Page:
Content of the article continued
The story is changing now. Fifty years later, there are seven Canadian teams and not much to outrun the nation’s top six as Ottawa rebuilds and retools and soon won’t be far behind.
When last season ended early, Edmonton had 83 points, Toronto 81, Winnipeg 80. Calgary and Vancouver were a point or two under the Jets, but ahead of them in percentage points.
Essentially, that means there is little to choose from among Canada’s top five teams, and if the Habs’ improvement is as obvious as it sounds, four teams are going to make the playoffs, two teams that should make the playoffs. playoffs will not.
“Who knows what’s going to happen in Canada?” said Ray Ferraro, the game’s senior hockey analyst. “You can’t predict it. ”
Well, you can, but not with precision, or with the conviction to be exact.
Who is the best goalie in Canada? It’s somewhere between Connor Hellebuyck, the reigning Vezina Trophy winner, and Carey Price, a contender forever.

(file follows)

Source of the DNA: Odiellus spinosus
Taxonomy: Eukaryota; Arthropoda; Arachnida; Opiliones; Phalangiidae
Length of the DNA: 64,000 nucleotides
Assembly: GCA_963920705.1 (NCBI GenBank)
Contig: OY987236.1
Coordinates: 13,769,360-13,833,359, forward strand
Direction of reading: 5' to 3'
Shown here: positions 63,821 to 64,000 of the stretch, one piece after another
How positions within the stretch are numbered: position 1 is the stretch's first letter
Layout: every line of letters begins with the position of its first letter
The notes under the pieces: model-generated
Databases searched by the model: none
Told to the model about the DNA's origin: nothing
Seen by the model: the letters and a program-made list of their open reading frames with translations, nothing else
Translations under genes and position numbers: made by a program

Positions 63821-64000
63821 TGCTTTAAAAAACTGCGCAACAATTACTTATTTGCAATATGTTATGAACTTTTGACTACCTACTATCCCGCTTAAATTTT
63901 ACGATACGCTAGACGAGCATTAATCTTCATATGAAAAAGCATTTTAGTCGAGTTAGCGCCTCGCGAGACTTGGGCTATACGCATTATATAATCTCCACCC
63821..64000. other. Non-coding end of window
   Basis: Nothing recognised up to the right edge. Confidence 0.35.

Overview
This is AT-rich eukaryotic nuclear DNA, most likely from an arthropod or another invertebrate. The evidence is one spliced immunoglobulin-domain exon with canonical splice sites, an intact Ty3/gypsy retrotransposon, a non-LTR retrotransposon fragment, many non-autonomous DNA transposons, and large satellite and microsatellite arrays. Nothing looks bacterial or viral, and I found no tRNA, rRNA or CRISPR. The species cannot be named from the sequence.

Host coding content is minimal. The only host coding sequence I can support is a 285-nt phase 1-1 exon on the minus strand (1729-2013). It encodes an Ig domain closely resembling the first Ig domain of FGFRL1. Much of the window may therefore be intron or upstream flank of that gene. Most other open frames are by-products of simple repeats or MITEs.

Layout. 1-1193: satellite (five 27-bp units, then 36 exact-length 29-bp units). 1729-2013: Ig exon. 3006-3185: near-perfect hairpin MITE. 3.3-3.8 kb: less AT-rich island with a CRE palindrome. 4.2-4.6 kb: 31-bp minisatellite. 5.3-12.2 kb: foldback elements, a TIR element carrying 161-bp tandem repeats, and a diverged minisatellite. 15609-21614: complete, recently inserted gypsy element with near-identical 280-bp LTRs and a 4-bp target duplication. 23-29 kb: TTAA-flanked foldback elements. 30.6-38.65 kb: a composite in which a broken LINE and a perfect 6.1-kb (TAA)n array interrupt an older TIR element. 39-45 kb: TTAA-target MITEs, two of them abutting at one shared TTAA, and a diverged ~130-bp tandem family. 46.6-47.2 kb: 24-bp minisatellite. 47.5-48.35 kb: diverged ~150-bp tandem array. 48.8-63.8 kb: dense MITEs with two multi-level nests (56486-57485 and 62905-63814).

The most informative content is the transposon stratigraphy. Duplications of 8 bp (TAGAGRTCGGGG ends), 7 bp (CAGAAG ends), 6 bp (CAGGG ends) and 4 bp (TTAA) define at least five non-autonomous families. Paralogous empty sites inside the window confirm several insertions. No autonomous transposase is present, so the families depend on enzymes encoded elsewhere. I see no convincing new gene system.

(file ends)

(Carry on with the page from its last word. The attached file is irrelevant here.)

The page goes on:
Not far behind them is Jacob Markstrom, who left Vancouver to sign with Calgary. Three at a level, then it’s a toss. Is Freddie Andersen the next best? How will Matt Murray fit into his first season in Ottawa? What is the kid, Thatcher Demko, doing in Vancouver and if he doesn’t succeed, can Braden Holtby get back into shape with the Canucks?
Nothing definitive here. Just a full meal to eat.
Who is the best coach in Canada?
I immediately default to Claude Julien, who won a Stanley Cup in Boston before leaving for Montreal. But one impressive aspect of Julien and Paul Maurice in Winnipeg: they have changed over the years. They have grown. They have had to successfully modify deeply rooted beliefs and adapt to a changing game and ever-changing rosters.